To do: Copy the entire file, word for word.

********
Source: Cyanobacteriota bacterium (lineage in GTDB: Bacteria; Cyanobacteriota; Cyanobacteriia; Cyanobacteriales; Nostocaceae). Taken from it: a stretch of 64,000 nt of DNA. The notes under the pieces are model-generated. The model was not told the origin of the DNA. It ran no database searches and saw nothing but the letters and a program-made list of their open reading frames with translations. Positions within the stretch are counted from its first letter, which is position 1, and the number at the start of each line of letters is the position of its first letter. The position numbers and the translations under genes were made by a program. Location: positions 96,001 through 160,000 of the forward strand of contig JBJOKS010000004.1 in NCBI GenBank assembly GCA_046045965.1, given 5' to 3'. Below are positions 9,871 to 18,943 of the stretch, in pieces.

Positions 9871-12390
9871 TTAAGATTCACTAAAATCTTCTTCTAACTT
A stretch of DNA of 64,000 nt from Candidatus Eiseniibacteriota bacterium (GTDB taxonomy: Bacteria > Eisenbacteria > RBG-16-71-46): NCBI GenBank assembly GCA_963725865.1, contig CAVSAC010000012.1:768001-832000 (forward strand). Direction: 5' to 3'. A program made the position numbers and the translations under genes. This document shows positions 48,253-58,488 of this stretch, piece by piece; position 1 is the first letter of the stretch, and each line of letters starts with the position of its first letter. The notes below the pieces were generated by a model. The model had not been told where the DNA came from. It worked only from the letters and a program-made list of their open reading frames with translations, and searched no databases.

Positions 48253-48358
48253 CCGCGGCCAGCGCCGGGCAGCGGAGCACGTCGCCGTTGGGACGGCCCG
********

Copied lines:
Source: Cyanobacteriota bacterium (lineage in GTDB: Bacteria; Cyanobacteriota; Cyanobacteriia; Cyanobacteriales; Nostocaceae). Taken from it: a stretch of 64,000 nt of DNA. The notes under the pieces are model-generated. The model was not told the origin of the DNA. It ran no database searches and saw nothing but the letters and a program-made list of their open reading frames with translations. Positions within the stretch are counted from its first letter, which is position 1, and the number at the start of each line of letters is the position of its first letter. The position numbers and the translations under genes were made by a program. Location: positions 96,001 through 160,000 of the forward strand of contig JBJOKS010000004.1 in NCBI GenBank assembly GCA_046045965.1, given 5' to 3'. Below are positions 9,871 to 18,943 of the stretch, in pieces.

Positions 9871-12390
9871 TTAAGATTCACTAAAATCTTCTTCTAACTT
A stretch of DNA of 64,000 nt from Candidatus Eiseniibacteriota bacterium (GTDB taxonomy: Bacteria > Eisenbacteria > RBG-16-71-46): NCBI GenBank assembly GCA_963725865.1, contig CAVSAC010000012.1:768001-832000 (forward strand). Direction: 5' to 3'. A program made the position numbers and the translations under genes. This document shows positions 48,253-58,488 of this stretch, piece by piece; position 1 is the first letter of the stretch, and each line of letters starts with the position of its first letter. The notes below the pieces were generated by a model. The model had not been told where the DNA came from. It worked only from the letters and a program-made list of their open reading frames with translations, and searched no databases.

Positions 48253-48358
48253 CCGCGGCCAGCGCCGGGCAGCGGAGCACGTCGCCGTTGGGACGGCCCG